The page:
• Set up playdates with other classmates too.  Your child needs to know there are other friends who will still be around.
  • Encourage your child to make a journal about his or her feelings.  These days you can journal on the computer or even make a video diary.

Children thrive when they have a routine, so keep your routine going.  Love and trust your child.  Children are very resilient.  Keep the lines of communication open.  Let your child's teacher know how they are dealing with the change.  Teachers are there to help and often have good insights into your child's feelings.

Remember it is better to have loved and lost, than never to have loved at all.  Having a friend who moves away is better than never having a friend at all.
You will know what to do and how to help your child, trust your instincts and remember that it may take time before your child is ready to move on.

Saturday, January 7, 2012

From a teacher's perspective...

The new semester has begun.  I am happy that the students in our class have come back ready to work.  In the two short weeks that we were out of school subtle changes in the students have occured.  Some lost teeth, some grew taller, and some of them matured.

I have been working on mid year evaluations.  We don't give grades at our school at the elementary level.  We take a look at the progress children have made in their journey to becoming self confident, self sufficient, and self actualized adults.  It is about developing character.

As a teacher I spend time observing children's behavior.  The teachers in our school allow the students a certain amount of freedom.  We call it "freedom within limits."  We allow students to make reasonable choices within a range.  When they step off the appropriate path we gently nudge them back on to it.

I was a public school teacher before I became a Montessori guide.  One of the most remarkable differences is how well we get to know the students in the Montessori classroom.  When in public school I often heard teachers say about a challenging student, "Well, I only have him for a year, he will be someone else's problem next year."

In the Montessori tradition, children remain with the same teacher for 3 years.  It is an incredible responsibility.  The teachers help children develop academically but also personally, emotionally, morally, psychologically, and even spiritually. 

Montessori guides or teachers know their students better because of the three year cycle, the time allowed for observation, and because they develop long term relationships with the student and the family.

I was lucky enough to see some of my former students over the Winter Break.  What a treat this was for me.  Each one has developed passion, is pursuing dreams, and is courageous, confident, kind, comfortable in many situations, and on the road to an amazing life.   Isn't that what we all want for the children in our lives?

Many schools prepare students to get into college.  Montessori schools prepare students for life.

Wednesday, January 4, 2012

The Mail is Here!

When I go to the mailbox these days, it is not with anticipation and joy, it is a routine.  What I usually find, especially in January, are bills, solicitations, flyers and other things I have to shred.  I'll admit, December was a bit more exciting.  Holiday cards make me happy, especially they include a photo or a note.  This year we got many cards and photos but very few personal notes.  For convenience friends and family have their names and greeting pre printed.  I understand that in this day and age of instant communication, email, twitter, facebook, that the art of writing letters has been lost.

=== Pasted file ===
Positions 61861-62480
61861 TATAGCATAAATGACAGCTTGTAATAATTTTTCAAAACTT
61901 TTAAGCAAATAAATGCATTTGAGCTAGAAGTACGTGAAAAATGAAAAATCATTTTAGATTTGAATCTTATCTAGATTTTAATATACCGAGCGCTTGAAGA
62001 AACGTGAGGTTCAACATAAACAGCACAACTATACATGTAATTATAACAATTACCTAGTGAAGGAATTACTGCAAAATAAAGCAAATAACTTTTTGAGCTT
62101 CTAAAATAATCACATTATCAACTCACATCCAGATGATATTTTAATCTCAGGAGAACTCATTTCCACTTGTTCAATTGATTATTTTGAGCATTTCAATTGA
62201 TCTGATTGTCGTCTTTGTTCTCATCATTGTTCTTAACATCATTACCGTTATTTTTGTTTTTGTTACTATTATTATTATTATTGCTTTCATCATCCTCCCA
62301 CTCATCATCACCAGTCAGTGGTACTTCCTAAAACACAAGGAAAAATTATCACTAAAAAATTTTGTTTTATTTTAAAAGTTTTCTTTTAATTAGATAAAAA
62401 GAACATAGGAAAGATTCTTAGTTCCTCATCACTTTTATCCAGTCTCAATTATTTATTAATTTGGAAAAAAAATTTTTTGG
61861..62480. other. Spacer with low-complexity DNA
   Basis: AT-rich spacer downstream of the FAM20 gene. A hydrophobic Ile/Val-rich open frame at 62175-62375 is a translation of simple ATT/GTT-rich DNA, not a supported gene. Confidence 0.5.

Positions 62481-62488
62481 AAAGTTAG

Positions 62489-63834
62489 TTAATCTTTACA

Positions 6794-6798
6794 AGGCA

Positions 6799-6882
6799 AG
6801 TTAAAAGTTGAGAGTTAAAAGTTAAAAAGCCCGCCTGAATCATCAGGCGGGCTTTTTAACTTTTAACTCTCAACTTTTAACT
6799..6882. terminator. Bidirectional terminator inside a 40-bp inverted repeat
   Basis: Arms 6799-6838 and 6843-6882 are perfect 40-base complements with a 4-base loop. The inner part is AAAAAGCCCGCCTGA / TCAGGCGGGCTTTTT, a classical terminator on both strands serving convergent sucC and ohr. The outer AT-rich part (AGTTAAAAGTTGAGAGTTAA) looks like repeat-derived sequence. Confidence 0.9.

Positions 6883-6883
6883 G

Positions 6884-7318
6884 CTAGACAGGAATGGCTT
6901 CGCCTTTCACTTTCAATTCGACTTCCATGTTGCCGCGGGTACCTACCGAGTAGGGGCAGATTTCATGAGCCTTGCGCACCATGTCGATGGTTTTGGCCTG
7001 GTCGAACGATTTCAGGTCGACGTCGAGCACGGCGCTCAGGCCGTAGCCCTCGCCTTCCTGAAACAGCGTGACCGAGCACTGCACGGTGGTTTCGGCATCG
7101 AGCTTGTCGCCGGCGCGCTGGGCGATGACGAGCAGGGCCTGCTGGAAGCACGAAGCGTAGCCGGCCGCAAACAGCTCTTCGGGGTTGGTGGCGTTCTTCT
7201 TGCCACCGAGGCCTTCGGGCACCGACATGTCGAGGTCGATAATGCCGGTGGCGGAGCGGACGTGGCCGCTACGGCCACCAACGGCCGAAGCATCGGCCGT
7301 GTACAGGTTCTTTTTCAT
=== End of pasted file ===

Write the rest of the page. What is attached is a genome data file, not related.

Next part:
So when I went to the mailbox yesterday, I was surprised, delighted, and downright touched to get a letter.  A handwritten letter from a mentor and friend was waiting for me.  It felt like a gift or something to treasure. 

I came in and put my things away, cozied up on the couch with Ziggy and Ollie, and opened this unusual pheonmenon.  The letter was not long, but that did not diminish the joy it gave me.  Someone cares enough about me to sit down, write a personal note, address the envelope, put a stamp on it and get it in the mail.  This used to be the "norm".  People tied treasured letters in ribbons and saved them.  We don't do this enough.

When is the last time you sent or received a letter?  Feel lucky if you have.  Web communications feel impersonal.  I have never felt "cozy" with my computer or ipad or phone or nook.  But that cozy feeling you get from reading a real letter or a real book does not compare to anything else.  Don't you want your children to have that experience?

Think about the people who are important to you.  Sit down and write a letter to send to one of them.  It will bring immense  joy and a feeling of fondness for the sender.  It is an easy way to makes someone feel special.

Sunday, January 1, 2012

Happy New Year, Happy New Day!

It is the first morning of the new year.  I love mornings.  I love waking up early and watching the sunrise.  This is the time I take for myself.

I let the dogs out, I make tea, I sit and watch the sunrise.  I breathe consiously. Long, slow breaths going in and out.

I focus on the person I want to be today.  Each day is a new start, I like to take it one day at a time.  It is good to have long term goals (looking at the whole year ahead), but short term goals matter too.

First I do a quick body scan.  Do I have any aches and pains?  Sorry to say, the older I get the more often this holds true.  I consicously stretch that area and try to send my breathe to my achy spot.

I take the next few moments to relax.   I send thoughts of yesterday, worries, anxiety and deadlines away and close my eyes and just be one with the universe.

Then I chose three words to focus on for the day.  Words that focus my energy for the what shape I want this day to take.  Some of the words I like are:
A catalyst
Hard working

The list goes on and on.  I only try to focus on 3, although they all play in to who I want to become.

Your life is a work in progress.  You can choose to let life happen to you and react to the circumstances or you can focus on who you are, knowing that life will unfold with all it's wonders, surprises and challenges, and you will be ready for them every new day.